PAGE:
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CID’s latest discovery: near-decapitation

Calcutta, Oct. 11: The CID has suddenly discovered that Rizwanur Rahman was nearly decapitated even though it never saw the body.

The claim — sprung three weeks after the young man’s death — suggests that the investigative body, ready to hand in its report “in a day or two”, had made up its mind that it was a suicide.

Such a conclusion, if presented without compelling proof, could further dent the government’s credibility before a public that is holding a candlelight vigil demanding justice, and the dead man’s family who want a CBI probe.

“The body was not decapitated but 80 per cent of the neck was severed. It clearly appears he was knocked down and killed by a train,” a CID officer said.

He did not name the source of the information. Sources privy to the post-mortem report — which rather unusually has not been made public — have so far not mentioned any such injury.

One way to clear the matter up could be through an exhumation, but home secretary Prasad Ranjan Ray said the body would be exhumed only if there is a court order. “We will not do it otherwise.”

CID officers cited circumstantial evidence in favour of suicide: it could not be an accident because Rizwanur would have heard and seen the train; he would not have come to the spot and walked along the tracks had he not planned suicide.

“It’s clear he was neither dragged to the spot nor was his body dumped there. There were too many people around at 10.30am and they surely would have noticed,” an officer said.

A friend of Rizwanur’s brother Rukbanur alleged foul play. “On the day of the death, when I saw the body at the morgue, the back of his head was badly smashed. The head was not severed,” Mumtaz Siddiqui said. “The next day the body bore injury marks that could not have been caused by the post-mortem. The body had been tampered with.”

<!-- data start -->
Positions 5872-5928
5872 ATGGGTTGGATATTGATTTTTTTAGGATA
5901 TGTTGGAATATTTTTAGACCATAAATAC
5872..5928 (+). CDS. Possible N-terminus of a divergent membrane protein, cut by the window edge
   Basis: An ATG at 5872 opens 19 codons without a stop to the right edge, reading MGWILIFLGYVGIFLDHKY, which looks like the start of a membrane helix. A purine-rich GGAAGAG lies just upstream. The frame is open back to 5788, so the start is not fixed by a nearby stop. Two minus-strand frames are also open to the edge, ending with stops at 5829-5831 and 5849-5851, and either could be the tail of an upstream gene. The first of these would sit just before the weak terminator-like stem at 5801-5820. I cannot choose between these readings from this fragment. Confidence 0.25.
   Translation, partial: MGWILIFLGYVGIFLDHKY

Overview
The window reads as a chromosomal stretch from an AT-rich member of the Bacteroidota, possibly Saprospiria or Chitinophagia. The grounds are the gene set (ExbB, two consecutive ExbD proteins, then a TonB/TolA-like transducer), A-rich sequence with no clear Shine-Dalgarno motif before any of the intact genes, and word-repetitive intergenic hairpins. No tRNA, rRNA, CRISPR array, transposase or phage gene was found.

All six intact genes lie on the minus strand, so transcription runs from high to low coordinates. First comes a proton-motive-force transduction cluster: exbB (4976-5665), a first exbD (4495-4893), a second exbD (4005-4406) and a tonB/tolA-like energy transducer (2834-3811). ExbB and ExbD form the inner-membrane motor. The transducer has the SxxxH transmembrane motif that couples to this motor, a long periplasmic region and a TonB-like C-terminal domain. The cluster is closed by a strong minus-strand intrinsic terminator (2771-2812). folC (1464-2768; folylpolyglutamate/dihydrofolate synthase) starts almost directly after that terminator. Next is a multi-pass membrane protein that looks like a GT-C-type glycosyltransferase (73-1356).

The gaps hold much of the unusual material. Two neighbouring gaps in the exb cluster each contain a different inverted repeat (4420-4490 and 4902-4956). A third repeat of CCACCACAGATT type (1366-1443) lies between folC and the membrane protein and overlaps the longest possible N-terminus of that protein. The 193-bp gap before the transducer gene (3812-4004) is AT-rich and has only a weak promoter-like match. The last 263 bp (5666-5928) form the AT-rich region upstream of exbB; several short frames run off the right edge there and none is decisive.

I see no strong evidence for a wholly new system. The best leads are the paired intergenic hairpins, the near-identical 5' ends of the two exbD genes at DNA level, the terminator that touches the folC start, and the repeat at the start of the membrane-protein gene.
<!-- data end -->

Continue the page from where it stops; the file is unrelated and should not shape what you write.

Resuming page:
Mudar Patherya, leading the candlelight vigil outside St Xavier’s College, was sceptical about the CID probe. “It’s a cosmetic probe to prove their boss right. The police commissioner had said it was suicide even before the probe began,” he said.

“Which Calcuttan will have faith in the police after this'” demanded Durjoy Guha, who spends eight hours at the vigil every day.

Rukbanur said the family had lost all faith in the government — the reason his mother refused to meet the chief minister yesterday. “If the CID says it was a suicide, our confidence will be eroded further,” he said.

Buddhadeb Bhattacharjee did not to react when asked about Kishwar Jahan’s refusal to meet him and avoided saying if he would visit her home.

At a meeting with Muslim leaders, he refused to commit himself on the removal of three senior officers. “Trust me. Give me three to four months,” he said.

He dismissed the demands for a CBI probe, saying: “There was a CBI inquiry into the Nobel theft case and you have seen the results.”

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